## Research on the market for palladium

1. Do your research on the market for palladium. Is it appropriate to use the Supply and Demand model to predict price movements in the market for palladium? What would be your criterion for deciding whether it is appropriate? (There is no unique best answer to this question; your score depends on your reasoning. You may wish to use information presented in the lecture.)

2. In a competitive market, suppose that the demand function is QD(P) = 34−(P/2) and the supply function is QS(P) = 5P −10.

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(a) What is excess supply or excess demand at a market price of P=6?

(b) If the market price is P=6, then how much is actually bought and sold in the market? From this starting point, what in this market do you expect to change over time? In your answer, what are you assuming about what is endogenous and what is exogenous?

(c) Draw the supply and demand curves, showing the exact coordinates of at least two points on each curve.

(d) Calculate the equilibrium price and quantity.

(e) Calculate the inverse supply and demand curves.

(f) Use calculus to determine the slopes of the supply and demand curves.

3. In the competitive market for welding services in Logan, assume that a > 0 and b > 0 are exogenous variables: a represents the price of a related good, and b represents the number of welders (i.e., sellers) in the market. Q represents hours of welding services, and P represents a welder?s hourly wage. Assume that the demand for welding services is

QD(P) = a−

P 2

and the supply is

QS(P) =

b(P −2) 20

(a) Which of the following possibilities makes sense, for the related good? Brieﬂy justify your answers.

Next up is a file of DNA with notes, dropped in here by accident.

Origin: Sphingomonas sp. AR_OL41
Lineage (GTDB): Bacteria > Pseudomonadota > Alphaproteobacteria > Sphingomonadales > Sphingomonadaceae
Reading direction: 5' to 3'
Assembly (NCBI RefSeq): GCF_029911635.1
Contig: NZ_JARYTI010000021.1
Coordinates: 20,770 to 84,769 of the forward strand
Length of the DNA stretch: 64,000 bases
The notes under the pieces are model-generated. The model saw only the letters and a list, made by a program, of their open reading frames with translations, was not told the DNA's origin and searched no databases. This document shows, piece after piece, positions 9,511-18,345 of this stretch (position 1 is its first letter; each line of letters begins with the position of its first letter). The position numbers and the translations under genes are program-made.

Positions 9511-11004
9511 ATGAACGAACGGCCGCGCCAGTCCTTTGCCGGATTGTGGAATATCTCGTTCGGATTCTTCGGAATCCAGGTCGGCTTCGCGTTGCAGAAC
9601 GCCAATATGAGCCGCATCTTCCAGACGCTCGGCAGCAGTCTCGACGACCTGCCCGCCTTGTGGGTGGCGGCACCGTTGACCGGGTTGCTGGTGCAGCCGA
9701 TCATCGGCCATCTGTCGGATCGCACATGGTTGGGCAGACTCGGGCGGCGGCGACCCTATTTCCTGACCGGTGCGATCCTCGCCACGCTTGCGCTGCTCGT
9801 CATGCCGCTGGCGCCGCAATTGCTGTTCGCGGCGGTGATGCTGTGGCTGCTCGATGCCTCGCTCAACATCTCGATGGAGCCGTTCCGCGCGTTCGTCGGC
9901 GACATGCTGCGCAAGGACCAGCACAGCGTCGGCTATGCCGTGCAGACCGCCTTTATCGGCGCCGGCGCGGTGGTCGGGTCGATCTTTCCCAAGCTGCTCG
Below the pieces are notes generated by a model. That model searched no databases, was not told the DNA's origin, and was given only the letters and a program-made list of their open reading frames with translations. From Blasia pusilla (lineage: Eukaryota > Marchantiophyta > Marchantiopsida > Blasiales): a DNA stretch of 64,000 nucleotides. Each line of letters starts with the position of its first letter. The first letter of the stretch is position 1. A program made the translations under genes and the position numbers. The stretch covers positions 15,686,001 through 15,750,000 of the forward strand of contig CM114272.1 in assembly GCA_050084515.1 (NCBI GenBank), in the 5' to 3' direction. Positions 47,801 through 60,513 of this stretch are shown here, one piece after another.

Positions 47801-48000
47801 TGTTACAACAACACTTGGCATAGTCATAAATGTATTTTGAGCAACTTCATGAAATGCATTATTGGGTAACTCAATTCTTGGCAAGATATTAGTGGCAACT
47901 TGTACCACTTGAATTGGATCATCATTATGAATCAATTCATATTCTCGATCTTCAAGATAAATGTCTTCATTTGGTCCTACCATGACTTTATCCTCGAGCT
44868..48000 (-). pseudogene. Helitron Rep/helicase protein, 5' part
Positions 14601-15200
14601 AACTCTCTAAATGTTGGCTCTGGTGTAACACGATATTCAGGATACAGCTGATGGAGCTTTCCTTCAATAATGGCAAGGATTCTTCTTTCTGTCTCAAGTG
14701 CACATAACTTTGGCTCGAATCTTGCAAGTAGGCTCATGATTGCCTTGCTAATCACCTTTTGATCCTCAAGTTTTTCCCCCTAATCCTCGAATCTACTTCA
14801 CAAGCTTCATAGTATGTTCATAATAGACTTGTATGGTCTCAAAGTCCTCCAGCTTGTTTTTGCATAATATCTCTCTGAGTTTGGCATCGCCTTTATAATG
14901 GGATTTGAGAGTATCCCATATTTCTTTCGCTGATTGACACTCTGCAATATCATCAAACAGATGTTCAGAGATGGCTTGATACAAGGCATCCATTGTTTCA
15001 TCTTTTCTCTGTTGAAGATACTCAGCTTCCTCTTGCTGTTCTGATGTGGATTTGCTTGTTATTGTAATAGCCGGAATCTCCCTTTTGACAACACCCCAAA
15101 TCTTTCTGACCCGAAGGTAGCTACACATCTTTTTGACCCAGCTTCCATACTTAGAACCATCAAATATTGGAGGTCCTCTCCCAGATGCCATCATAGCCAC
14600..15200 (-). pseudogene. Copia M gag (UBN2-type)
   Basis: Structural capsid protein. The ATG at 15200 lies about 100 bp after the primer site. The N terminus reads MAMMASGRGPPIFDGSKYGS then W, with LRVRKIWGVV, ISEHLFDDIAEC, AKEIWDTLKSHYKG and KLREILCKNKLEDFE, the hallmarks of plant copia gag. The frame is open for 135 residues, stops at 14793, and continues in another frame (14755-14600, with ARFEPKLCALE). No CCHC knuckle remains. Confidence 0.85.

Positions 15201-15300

i The related good is a substitute for welding.

ii The related good is a complement for welding.

iii Welding is an input in the manufacture of the related good.

iv The related good is something used in the process of welding.

The baseline case in this market is: a=34 and b=100.

(b) Draw the supply and demand curves in the baseline case, including the exact coordinates of two points on each curve.

(c) Starting from the baseline case, suppose that the price of the related good falls to a = 23, and the market reaches equilibrium. On the same diagram draw (i) the new supply and demand curves, including the exact coordinates of two points on each curve. (ii) Calculate price and quantity in the new equilibrium.

(d) Starting from the baseline case, suppose that the number of welders in the market rises to b = 122, and the market reaches equilibrium. On a new diagram draw (i) the new supply and demand curves, including the exact coordinates of two points on each curve. (ii) Calculate price and quantity in the new equilibrium.

(e) Describe an economically reasonable model in which a would rise. Describe, alternatively, an economically reasonable model in which a would fall.

(f) Starting from the baseline case, assume that a falls to a=19, but assume also that the number of welders b adjusts until the equilibrium wage is unchanged. (i) In this problem, what is exogenous and what is endogenous? (ii) What is the new number of welders? (iii) What has happened to the equilibrium quantity of welding services, per welder? Is it higher or lower than in the baseline case? (iv) Can you provide an intuitive explanation for your answer to (iii)? (Think about the individual welder?s supply decision.)

(g) Starting from the baseline case, suppose that a changes as in part (c) and b changes in part (d), simultaneously. Calculate price and quantity in the new equilibrium. Is there any reasonable sense in which one can say that the supply shift dominates the demand shift, or the demand shift dominates the supply shift? (Look at the change in the equilibrium quantity as result of the shifts in supply and demand)